During Operation Strikeforce, the BPD, with assistance from State Police and the Erie County Sheriff, conducted more than 60 checkpoints across 46 locations. Each checkpoint remained in place for 90 minutes and all but eight of them occurred on Buffalo’s predominantly African-American East Side.
Map taken from “Operation Strikeforce” study
Buffalo Mayor Byron Brown and Police Commissioner Daniel Derenda have made checkpoints a key strategy in their efforts to crack down on crime. The efforts have been led by the department’s Strike Force unit, a special outfit formed by Brown and then-Commissioner H. McCarthy Gipson in 2006 to combat gang-related crime, but also to “target and eliminate high crime areas in the city” and to “strictly enforce” Brown’s zero tolerance law enforcement plan, according to information on the city’s website.
In early 2014, Derenda told the Buffalo News, “Our Strike Force officers are conducting daily roadblocks at multiple locations and surprising the criminal element. Because of that people are now less likely to carry guns knowing that they may be stopped at a safety checkpoint.” The article mentions that such law enforcement initiatives were put into place by the “urging of Mayor Byron Brown.”
The responsibility for the bulk of Buffalo’s checkpoints have been carried by the BPD’s Strike Force and the BPD Housing Unit, according to Malhotra’s research. The Housing Unit is a group of 21 officers assigned to police the population residing in Buffalo Municipal Housing Authority projects. The Housing Unit shares office space with Strike Force on Perry Street, and they often collaborate on checkpoints.
According to a Housing Unit monthly log obtained by Malhotra and shared with The Public and City & State, the police force conducted more than 20 checkpoints in and around BMHA sites between May 2013 and April 2014, many of which were assisted by Strike Force.
While the checkpoints’ main purpose was to reduce violent crime, officers have found themselves writing tickets while more serious criminal activity took place nearby. According to the Housing Unit log, on April 13, 2014, the Strike Force assisted at a checkpoint on Oakmont Avenue in the Kenfield-Langfield area, which led to “various impounds and summons [sic].” On the same date, “two individuals (were) shot on Hempstead,” just one street over from the checkpoint location.
Malhotra suspects that many of Buffalo’s checkpoints have been executed unlawfully. The 6,000 tickets issued at 60 checkpoints detailed in the Operation Strikeforce study lays that bare, in her estimation. The plate-reading “technology does not detect routine traffic offenses, but rather is limited to detecting cars with suspended licences and outstanding warrants,” Malhotra wrote in an email.
“And as of 2014, there were 6,247 outstanding warrants [countywide], and it is highly doubtful that the roadblocks captured all individuals in the county with outstanding warrants, especially given their selective locations in communities of color,” Malhotra continued. “Rather, [the study’s] arrests and numbers are more consistent with Judge Keane’s decision last month finding that the BPD officers conducted checkpoints with discretionary and nonuniform procedures, in violation of the Fourth Amendment.”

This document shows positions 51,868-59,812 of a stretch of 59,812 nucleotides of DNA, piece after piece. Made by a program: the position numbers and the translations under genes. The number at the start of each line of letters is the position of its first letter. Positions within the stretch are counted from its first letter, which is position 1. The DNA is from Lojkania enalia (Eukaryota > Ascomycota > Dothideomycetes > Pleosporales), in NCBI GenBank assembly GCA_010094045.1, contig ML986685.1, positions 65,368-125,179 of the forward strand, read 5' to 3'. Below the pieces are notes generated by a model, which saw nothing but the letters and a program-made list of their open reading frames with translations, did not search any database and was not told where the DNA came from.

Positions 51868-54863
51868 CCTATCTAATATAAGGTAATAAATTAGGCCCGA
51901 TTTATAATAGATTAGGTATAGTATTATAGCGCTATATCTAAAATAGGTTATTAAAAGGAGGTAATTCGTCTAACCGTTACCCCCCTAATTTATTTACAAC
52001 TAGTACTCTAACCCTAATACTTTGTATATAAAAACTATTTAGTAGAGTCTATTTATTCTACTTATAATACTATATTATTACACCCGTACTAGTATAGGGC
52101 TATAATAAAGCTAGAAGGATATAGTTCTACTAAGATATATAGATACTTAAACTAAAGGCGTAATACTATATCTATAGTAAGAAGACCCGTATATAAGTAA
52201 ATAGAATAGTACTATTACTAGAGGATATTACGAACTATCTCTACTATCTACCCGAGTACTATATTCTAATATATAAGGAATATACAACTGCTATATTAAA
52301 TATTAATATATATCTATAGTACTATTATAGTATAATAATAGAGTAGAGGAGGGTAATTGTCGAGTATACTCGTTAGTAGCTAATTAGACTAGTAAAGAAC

The scrutiny comes at a time when the tension between police and the communities they serve are running high across the nation. After the death of two black men at the hands of police officers last week, a trend that has come under heavy scrutiny in recent years, and the ambush and murder of five Dallas police officers, cities across the nation have seen protests, forums and vigils, all aimed at addressing the underlying issues that create that tension.
Beginning with a rally at Martin Luther King, Jr. Park Friday, similar events have been happening around Buffalo and several more are planned throughout the week.
While some are thankful for the checkpoints and see some value in them, others feel uneasy around them. Last week Philando Castile was shot and killed by a police officer outside St. Paul, Minnesota, after being pulled over for a broken taillight. Multiple media outlets have reported that Castile, who had a legal gun in the car, was stopped by police 52 times in 14 years.
Complaints have been raised closer to home, as well. Last year, East Side resident Madelyn Smith wrote a letter to the Challenger, a community paper based on the East Side of Buffalo, that she and her law-abiding neighbors are made to feel like criminals because they live in the most heavily policed neighborhood in the city.
Mentioning Strike Force by name, she wrote that the “roadblocks I keep seeing by the Buffalo police are not helping the fight against crime. All I see is the police wasting time when they could be looking for those that commit crime. Thankfully, after being faced with police during the inspection, I haven’t received a ticket YET. I’ve been through the roadblock thing almost a dozen times.”